Written by Christel Dee, former presenter of Doctor Who: The Fan Show, and Simon Guerrier, the book will feature more than 75 inspiring tales of remarkable women of the Whoniverse, both real and imagined. From historical figures such as Agatha Christie and Queen Victoria to fan favourites like Bill Potts and River Song, each woman has made a unique contribution to the world of Doctor Who. Whether they’re facing down Daleks or thwarting a Nestene invasion, these women don’t hang around waiting to be rescued – they roll their sleeves up and get stuck in. Scientists and soldiers, queens and canteen workers, women from outlandish science-fiction and those steeped in real history, they don’t let anything hold them back.
Illustrated throughout with specially-commissioned artwork by a team of female artists – including Gwen Burns, Valentina Mozzo, Sonia Leong, and more – the book also features new companion Yasmin, and an extended entry on the Doctor herself.
Albert DePetrillo, BBC Books Publishing Director said: ‘We thought long and hard about which book would start our publishing programme for Jodie Whittaker’s first series of Doctor Who – and Christel and Simon’s book is the perfect choice. It’s bold and fresh in its approach, it makes a strong statement, it’s beautifully written, and stunning in its design. It represents everything we love about Doctor Who, and we couldn’t be happier to be publishing The Women Who Lived on the BBC Books list.’
Christel Dee said‘With Jodie Whittaker’s Thirteenth Doctor arriving this autumn, we thought this would be the perfect time to reflect upon the wealth of incredible female characters from Doctor Who’s 55 year history – because there are so many! We hope the stories in this book will inspire a whole new generation of fans and existing fans too.’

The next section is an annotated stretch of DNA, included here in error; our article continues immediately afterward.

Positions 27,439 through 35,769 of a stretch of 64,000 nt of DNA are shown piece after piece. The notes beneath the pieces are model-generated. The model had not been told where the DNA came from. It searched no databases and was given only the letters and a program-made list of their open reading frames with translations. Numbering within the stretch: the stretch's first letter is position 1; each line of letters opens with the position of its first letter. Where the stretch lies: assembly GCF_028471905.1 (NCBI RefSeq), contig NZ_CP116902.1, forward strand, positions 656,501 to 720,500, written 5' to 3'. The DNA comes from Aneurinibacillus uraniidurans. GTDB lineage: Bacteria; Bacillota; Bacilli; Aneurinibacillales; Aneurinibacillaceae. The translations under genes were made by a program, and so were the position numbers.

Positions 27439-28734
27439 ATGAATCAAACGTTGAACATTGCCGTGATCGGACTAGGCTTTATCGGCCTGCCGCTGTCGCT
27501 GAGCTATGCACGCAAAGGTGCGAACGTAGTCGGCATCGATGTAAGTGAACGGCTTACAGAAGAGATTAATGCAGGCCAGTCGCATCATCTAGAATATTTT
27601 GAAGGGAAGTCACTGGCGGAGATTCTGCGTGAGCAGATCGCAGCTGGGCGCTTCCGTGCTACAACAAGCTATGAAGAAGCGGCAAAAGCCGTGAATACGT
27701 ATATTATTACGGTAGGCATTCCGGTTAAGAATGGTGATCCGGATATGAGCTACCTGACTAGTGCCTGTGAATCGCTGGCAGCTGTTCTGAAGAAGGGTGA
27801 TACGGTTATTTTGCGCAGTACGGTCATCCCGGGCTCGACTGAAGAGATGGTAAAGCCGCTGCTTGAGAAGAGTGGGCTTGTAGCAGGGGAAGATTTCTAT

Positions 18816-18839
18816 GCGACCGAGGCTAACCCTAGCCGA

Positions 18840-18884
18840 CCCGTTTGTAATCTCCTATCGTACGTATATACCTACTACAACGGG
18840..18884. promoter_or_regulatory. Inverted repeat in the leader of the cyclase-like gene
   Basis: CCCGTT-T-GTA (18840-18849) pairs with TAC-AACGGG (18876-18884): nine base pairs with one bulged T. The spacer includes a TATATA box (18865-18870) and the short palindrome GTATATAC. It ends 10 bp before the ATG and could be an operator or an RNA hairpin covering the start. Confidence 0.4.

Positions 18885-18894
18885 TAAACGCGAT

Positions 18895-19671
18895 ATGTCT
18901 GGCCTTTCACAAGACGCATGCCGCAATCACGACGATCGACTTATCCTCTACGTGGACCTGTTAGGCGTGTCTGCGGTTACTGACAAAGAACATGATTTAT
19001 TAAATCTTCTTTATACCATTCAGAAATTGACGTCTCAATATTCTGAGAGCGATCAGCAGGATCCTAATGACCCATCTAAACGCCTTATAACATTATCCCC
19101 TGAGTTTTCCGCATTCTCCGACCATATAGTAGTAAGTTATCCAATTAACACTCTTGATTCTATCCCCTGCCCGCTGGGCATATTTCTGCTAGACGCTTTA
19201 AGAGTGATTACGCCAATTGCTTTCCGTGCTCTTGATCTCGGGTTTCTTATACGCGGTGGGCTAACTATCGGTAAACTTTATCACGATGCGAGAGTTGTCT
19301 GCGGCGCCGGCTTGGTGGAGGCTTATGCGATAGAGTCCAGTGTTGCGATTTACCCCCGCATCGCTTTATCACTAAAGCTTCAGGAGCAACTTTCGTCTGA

Simon Guerrier added ‘We hope this offers a fresh perspective on the history of Doctor Who, a chance to celebrate the richness of past episodes as well as looking forward to the series’ exciting future. I thought I knew Doctor Who backwards, but we discovered loads of new things in our research for the book.’
HOW DID YOU FEEL WHEN YOU WERE TOLD OF PLANS TO NOVELISE NEW SERIES DOCTOR WHO EPISODES?
RTD: I was very excited! I’d collected Target books as a kid, so it felt like closing a circle. And I wanted to test myself too, I was interested to find out what the process would be like. And to look back on an old piece of work after 13 years was fascinating.
SM: Well, surprised – I knew nothing of the plans, because this all started around the time I was leaving. The biggest surprise, though, was that I actually wanted to novelise The Day Of The Doctor. I had a hell of a time on that script, I had no idea I wanted to revisit it!
WHAT DID THE ORIGINAL TARGET DOCTOR WHO BOOKS MEAN TO YOU, GROWING UP?
RTD: I loved them. I’ve still got them all, on a shelf here in my office! In the days before DVD or streaming, they were the only official records of an adventure. And they were so mysterious, detailing stories we thought we’d never see again. Some we still won’t, because they’re missing from the archive. I can probably tell you where I was, which shop I was in when I bought it, for every single one of my Target originals.
SM: Every time I’d go to a bookshop – and I was a keen reader, so I went a lot – I’d head straight to the Doctor Who book section. Because I’d stared at all the book covers I already owned with such manic intensity, they were carved into my brain like wounds – so I could tell from right across the shop, by the tiniest variation in colour or artwork, if there was a new one on the shelf, and if there was my heart would leap. Then, sometimes, I’d wake up. So you could say I was – y’know – over invested. I think that’s the polite way of putting it.
WHAT ELSE DID YOU READ AS A CHILD? DID THE ORIGINAL TARGETS LEAD YOU INTO OTHER SERIES OR AUTHORS?
RTD: I read anything and everything. Enid Blyton! Tolkien. C.S. Lewis. Agatha Christie. Dune. Jaws. I was a voracious reader, I still am, I was trying D.H. Lawrence by the time I was 11. A lot of young readers will tell you that Targets led them onto many other books, which is brilliant, but frankly, I was there already!